Welcome to The Writer's Almanac Bookshelf, where you'll find highlighted interviews of poets heard on the show.
Q: Would you tell us about the writing process for Living in the Past, how long it took to write, if the poems were written in order or if the order came later, where you like to be when you write, and so on.
I've always been fascinated with the material of this book. In fact, I've been writing pieces of it since I began writing. My first stories and poems often dealt with the characters in my childhood house, my uncle and grandma, my parents. I knew I was going to be a writer when I was fifteen or sixteen and somehow seeing larger-than-life people as characters helped me deal with the drama happening around me.
I imagine art provided me with the distance and perspective necessary to survive and begin to understand an otherwise overwhelming world. My father was born in Russia, my grandma in Lithuania, most of our neighbors were immigrants (who hated one another) and then the displaced people from the war in Europe came to overwhelm everyone else so no one would feel left out.
I wrote stories, poems and plays about this material. I was in many ways living in the past. And I kept failing to do justice to this material, until I tried it in the one form that came most naturally to me, poetry. I began it just after completing my first book of poetry in 15 years, The Holy Worm of Praise (Harcourt 2002). It came quickly. The entire process took less than a year. It was joyous. Finally, when I was 57, I was living in the present firmly enough to write about the past.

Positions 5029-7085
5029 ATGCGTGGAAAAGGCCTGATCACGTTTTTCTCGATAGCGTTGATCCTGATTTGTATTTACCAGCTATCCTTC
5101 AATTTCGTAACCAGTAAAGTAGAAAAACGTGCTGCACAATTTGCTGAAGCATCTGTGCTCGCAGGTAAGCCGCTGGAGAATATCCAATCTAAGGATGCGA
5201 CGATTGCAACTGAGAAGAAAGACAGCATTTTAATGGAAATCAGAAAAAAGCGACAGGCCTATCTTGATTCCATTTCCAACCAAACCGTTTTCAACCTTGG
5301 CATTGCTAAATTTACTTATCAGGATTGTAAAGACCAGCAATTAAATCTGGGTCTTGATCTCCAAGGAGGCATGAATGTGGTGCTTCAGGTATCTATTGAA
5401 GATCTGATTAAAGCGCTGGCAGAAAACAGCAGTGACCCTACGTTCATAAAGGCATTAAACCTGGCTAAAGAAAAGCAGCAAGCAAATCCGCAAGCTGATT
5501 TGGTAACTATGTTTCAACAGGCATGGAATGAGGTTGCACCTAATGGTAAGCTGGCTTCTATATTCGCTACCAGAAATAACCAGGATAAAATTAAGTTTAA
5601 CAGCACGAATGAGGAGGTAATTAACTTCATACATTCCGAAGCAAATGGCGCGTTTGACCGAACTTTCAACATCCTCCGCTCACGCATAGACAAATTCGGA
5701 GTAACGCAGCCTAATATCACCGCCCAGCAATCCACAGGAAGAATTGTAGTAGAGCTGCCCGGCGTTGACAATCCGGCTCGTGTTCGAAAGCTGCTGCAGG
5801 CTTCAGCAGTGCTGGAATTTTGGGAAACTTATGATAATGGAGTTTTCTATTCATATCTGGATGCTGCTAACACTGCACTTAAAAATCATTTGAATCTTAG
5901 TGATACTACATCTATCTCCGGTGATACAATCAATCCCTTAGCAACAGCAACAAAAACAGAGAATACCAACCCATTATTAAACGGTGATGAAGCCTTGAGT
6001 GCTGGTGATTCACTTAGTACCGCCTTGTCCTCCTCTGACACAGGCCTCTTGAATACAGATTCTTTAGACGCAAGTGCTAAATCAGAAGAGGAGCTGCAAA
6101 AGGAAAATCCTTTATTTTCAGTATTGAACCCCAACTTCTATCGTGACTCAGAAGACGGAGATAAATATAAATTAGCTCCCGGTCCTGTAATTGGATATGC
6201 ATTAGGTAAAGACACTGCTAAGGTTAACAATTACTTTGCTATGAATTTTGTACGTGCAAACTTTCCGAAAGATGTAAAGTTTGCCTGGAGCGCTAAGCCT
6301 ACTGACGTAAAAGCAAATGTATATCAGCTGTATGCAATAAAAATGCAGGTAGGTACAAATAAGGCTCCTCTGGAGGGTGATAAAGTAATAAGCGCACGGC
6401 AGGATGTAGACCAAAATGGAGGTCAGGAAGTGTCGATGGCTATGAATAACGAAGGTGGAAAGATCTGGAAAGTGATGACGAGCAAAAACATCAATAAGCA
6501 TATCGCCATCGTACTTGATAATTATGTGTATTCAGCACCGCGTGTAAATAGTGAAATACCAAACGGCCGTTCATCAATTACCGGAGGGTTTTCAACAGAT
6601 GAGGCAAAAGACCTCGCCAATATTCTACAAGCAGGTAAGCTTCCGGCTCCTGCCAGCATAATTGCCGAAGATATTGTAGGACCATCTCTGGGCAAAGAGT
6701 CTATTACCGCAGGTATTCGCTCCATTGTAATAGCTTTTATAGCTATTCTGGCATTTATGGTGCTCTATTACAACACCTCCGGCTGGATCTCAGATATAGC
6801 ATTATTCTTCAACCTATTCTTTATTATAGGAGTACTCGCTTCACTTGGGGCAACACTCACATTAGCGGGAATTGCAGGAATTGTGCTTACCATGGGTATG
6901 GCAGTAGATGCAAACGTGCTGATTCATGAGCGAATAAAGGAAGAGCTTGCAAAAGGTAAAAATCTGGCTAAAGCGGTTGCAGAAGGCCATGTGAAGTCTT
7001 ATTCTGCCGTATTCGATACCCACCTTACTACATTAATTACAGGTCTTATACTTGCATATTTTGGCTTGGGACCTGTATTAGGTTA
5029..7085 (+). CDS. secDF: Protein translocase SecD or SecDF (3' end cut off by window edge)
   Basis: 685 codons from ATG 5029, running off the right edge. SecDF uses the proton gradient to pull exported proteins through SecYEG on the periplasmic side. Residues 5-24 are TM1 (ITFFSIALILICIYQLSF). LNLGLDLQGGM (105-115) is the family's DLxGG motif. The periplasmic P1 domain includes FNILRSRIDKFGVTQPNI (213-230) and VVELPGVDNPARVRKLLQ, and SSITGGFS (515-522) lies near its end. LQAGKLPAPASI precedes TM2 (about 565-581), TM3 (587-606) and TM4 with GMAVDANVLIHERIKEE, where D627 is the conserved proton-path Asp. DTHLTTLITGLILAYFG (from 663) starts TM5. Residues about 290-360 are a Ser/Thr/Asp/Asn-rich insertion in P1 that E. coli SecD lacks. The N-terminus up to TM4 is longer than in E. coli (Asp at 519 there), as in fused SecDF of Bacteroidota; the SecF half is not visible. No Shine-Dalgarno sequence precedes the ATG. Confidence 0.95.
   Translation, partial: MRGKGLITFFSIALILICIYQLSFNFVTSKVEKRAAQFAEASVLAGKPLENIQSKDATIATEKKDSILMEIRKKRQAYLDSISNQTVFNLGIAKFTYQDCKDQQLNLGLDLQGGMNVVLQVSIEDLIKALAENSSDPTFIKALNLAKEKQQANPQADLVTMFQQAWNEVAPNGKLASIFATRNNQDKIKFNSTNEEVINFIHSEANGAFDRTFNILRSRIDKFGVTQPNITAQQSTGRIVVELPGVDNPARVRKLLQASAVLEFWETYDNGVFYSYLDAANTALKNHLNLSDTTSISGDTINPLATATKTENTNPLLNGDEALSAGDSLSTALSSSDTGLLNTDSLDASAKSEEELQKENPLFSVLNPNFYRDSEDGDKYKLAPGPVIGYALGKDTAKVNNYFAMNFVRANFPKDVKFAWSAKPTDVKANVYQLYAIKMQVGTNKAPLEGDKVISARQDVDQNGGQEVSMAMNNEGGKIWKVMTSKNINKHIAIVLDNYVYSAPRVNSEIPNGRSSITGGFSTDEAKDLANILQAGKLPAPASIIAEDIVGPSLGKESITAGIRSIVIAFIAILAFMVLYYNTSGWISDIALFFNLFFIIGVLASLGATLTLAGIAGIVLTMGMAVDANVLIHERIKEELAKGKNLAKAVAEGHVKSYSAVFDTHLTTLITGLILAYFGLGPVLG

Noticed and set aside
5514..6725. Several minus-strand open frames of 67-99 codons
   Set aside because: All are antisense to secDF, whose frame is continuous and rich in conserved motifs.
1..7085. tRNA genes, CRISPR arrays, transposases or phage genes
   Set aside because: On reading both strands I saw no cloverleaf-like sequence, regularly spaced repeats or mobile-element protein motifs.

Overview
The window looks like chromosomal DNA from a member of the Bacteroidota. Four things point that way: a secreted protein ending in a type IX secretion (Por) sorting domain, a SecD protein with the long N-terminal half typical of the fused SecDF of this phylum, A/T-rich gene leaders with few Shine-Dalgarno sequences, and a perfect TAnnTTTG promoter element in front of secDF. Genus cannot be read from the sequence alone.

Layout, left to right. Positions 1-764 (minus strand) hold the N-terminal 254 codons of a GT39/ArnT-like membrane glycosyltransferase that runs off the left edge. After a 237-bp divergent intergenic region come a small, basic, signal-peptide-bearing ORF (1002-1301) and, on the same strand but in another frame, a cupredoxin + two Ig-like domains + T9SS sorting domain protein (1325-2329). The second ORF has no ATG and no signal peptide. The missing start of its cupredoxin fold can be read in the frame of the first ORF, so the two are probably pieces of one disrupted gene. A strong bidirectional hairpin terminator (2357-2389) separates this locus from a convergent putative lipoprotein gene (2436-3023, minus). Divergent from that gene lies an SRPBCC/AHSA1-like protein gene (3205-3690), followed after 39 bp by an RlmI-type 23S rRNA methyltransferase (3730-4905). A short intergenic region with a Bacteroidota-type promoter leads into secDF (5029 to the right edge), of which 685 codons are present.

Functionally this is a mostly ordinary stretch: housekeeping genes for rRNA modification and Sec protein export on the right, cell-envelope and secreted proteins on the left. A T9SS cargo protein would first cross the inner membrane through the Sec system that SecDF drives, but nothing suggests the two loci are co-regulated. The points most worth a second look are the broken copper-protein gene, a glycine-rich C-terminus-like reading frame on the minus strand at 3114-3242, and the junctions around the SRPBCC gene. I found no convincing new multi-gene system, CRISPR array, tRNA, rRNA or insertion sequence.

I write mostly in my study, in my house in East Hampton. That's where I'm most comfortable, with my family still sleeping and my dog Penelope curled under the drab olive sofa.
Q: How do your roles as teacher and writer interact?
Mightily. I love to teach, I realized that early on. Grandma would say, with kind affection, that I love to hear the sound of my own voice. Which no doubt is true. Teachers like to hear what they have to say or they wouldn't spend so much time saying it. But that's true of writers and actors and no doubt train conductors, who love to hear themselves singing the names of towns. Teaching is an essential part of my writing. At times I hear myself explaining something I didn't know I knew, which usually means I'm working out something important.
Teaching is a kind of thinking and since I enjoy entertaining people I sometimes use humor and pathos (maybe too much pathos) to make my point. In fact, my method of teaching is based on my method of writing. I take the story or characters or emotional situation as deeply as I can in trying to discover the truth of what I'm really feeling under all the collected junk. Like so many writers, I first take the course of least resistance and then proceed from there. For most of these reasons I started a graduate writing program at NYU back in the early 80's and then my school, The Writers Studio, in 1987. Now I teach teachers how to teach. Helping others is very satisfying and teaching can be a pure, profoundly selfish form of giving.
Which is to say the writing flows out of all this process in some mysterious, stubborn, often perverse way.
Q: Was there a teacher sometime in your life who inspired you to write or influenced your writing style?